Art of the yin yang street gets more complicated
The ancient philosophy of 'yin' and 'yang' may seem far removed from Hong Kong's cut-throat property market. But for some, it explains why businesses may be booming on one side of the street and going bust on the other.
Yin and yang - or the opposing forces of dull and vibrant, dark and bright, scarcity and abundance - may have been first explored by Chinese philosopher Lao-tzu 3,000 years ago but for the city's businessmen, retailers and assorted property watchers, it explains empty stores or those bursting at the seams with customers.
Yin and yang are now applied to define the popularity or lack thereof of certain streets and districts in areas such as Peking Road, Lockhart Road and Causeway Bay. In a fast-changing city such as Hong Kong, picking the right street could make the difference between getting rich and going bankrupt. The problem for property developers and retailers is that today's yang may quickly become tomorrow's yin, because of forces outside their control.
Infrastructure projects and mega developments may dramatically change shopping patterns and make it hard to pick when yang will become yin. And with the government embarking on a massive infrastructure drive, the problem will only get more difficult.
'Originally, a yin yang street referred to a street that was full of pedestrians on one side but no one on the other,' said Backy Fung Lok-shing, a director of the investment department at property consultant Savills Hong Kong.
A typical example, according to Maureen Fung Sau-yim, the general manager for leasing at Sun Hung Kai Real Estate, are the opposite sides of Lockhart Road where Causeway Bay Plaza 1 and Causeway Bay Plaza 2 are located.
Direct access to the Causeway Bay MTR station through Causeway Bay Plaza 1 made that side of Lockhart Road vibrant and busy. On the other side, where Plaza 2 is, it is quiet, partly because accessibility is not as good.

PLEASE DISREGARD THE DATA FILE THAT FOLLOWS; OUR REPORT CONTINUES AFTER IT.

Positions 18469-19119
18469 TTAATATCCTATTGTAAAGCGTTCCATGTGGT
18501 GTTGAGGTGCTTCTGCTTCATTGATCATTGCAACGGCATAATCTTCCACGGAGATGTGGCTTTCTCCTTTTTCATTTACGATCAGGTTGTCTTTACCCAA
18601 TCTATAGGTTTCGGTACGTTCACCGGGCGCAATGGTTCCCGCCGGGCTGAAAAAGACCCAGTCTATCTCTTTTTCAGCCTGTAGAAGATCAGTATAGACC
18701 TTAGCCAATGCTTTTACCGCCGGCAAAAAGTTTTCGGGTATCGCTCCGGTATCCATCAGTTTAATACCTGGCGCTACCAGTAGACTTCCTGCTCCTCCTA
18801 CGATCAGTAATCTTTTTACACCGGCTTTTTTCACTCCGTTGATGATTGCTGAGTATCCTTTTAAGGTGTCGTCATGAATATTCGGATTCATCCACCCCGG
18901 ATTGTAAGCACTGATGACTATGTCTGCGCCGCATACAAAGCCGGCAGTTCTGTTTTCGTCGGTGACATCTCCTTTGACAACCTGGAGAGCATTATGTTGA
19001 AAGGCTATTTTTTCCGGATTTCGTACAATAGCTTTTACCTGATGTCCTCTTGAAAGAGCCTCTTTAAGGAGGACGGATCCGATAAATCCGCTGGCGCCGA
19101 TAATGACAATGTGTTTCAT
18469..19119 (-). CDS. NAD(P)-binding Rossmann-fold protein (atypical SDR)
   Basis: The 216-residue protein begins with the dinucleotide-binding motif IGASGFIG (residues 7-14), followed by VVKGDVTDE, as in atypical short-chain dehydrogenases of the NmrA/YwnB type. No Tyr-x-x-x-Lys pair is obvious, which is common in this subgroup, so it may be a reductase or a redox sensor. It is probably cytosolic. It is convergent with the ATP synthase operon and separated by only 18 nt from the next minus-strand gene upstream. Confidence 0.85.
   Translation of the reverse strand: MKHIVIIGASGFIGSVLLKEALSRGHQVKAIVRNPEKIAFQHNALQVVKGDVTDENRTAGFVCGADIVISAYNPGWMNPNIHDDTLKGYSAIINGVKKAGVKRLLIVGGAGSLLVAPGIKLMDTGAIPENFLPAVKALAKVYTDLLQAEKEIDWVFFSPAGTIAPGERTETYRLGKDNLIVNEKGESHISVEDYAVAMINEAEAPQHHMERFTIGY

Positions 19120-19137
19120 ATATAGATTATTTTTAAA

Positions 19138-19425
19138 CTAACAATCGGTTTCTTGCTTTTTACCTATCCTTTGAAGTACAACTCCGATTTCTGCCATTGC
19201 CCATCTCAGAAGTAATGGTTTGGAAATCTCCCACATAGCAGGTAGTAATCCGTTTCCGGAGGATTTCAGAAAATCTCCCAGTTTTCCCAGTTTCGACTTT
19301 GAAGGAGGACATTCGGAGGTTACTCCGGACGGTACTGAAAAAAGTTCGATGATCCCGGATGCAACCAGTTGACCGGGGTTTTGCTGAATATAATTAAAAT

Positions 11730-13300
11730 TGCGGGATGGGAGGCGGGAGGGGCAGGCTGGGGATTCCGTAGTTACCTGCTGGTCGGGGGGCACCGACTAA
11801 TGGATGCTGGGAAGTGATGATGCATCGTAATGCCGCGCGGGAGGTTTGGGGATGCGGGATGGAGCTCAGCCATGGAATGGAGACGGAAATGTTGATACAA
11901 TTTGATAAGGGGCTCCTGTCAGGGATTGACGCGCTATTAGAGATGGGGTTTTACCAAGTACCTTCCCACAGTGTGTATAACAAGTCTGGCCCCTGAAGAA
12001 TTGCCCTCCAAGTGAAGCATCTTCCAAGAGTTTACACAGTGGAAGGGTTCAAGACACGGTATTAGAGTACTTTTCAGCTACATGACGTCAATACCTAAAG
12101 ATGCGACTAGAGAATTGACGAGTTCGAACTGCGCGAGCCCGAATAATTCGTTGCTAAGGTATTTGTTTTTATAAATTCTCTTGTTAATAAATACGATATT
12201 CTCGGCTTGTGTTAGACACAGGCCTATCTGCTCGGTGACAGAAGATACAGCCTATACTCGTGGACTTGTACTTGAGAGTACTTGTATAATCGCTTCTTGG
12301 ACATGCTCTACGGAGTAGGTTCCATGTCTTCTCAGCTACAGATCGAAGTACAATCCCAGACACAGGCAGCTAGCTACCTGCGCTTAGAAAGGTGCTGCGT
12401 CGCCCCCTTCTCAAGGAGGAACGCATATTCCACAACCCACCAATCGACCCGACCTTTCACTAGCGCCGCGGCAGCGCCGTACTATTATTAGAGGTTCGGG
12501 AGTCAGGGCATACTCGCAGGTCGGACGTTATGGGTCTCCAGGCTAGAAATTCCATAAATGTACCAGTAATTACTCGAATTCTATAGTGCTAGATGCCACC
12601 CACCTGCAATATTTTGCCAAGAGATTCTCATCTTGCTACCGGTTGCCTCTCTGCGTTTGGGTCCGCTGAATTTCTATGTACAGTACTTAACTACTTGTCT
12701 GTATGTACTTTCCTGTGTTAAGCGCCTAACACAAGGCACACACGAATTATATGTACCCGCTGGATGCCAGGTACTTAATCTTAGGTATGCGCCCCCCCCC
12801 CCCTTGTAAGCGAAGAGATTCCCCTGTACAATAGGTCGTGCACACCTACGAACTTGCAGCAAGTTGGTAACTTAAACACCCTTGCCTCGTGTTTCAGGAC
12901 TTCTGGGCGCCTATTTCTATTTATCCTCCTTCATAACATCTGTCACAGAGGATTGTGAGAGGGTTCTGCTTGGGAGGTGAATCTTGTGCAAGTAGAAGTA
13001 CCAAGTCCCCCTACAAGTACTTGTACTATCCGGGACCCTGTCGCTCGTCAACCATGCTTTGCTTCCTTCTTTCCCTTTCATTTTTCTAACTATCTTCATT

The difference in pedestrian traffic flow between the two sides narrowed somewhat after the new owner of Causeway Bay Plaza 2 brought in new restaurants and a 24-hour McDonald's, Fung said.
She said the idea of a yin yang street had been changing as shopping habits shifted from street-level shops to shopping centres. The development of new shopping centres affected the popularity of entire areas now, she said.
The redevelopment of the Russell Street tram depot in Causeway Bay into Times Square in the early 1990s is seen as a typical example of how a new shopping centre development changes yin streets into yang streets.
'The area had become rundown with the depot itself a bit of an eyesore,' said Benedict Ma, an associate director of CB Richard Ellis' research department. 'However, with the completion of Times Square, that part of Causeway Bay was transformed into a prime retail section of the city, attracting both locals and tourists alike.'
Veteran street-shop investor Edwin Leong agreed, saying that Times Square was a focal point in the city. Rents in Russell Street ranked top in Asia and the third-highest in the world, according to Colliers International.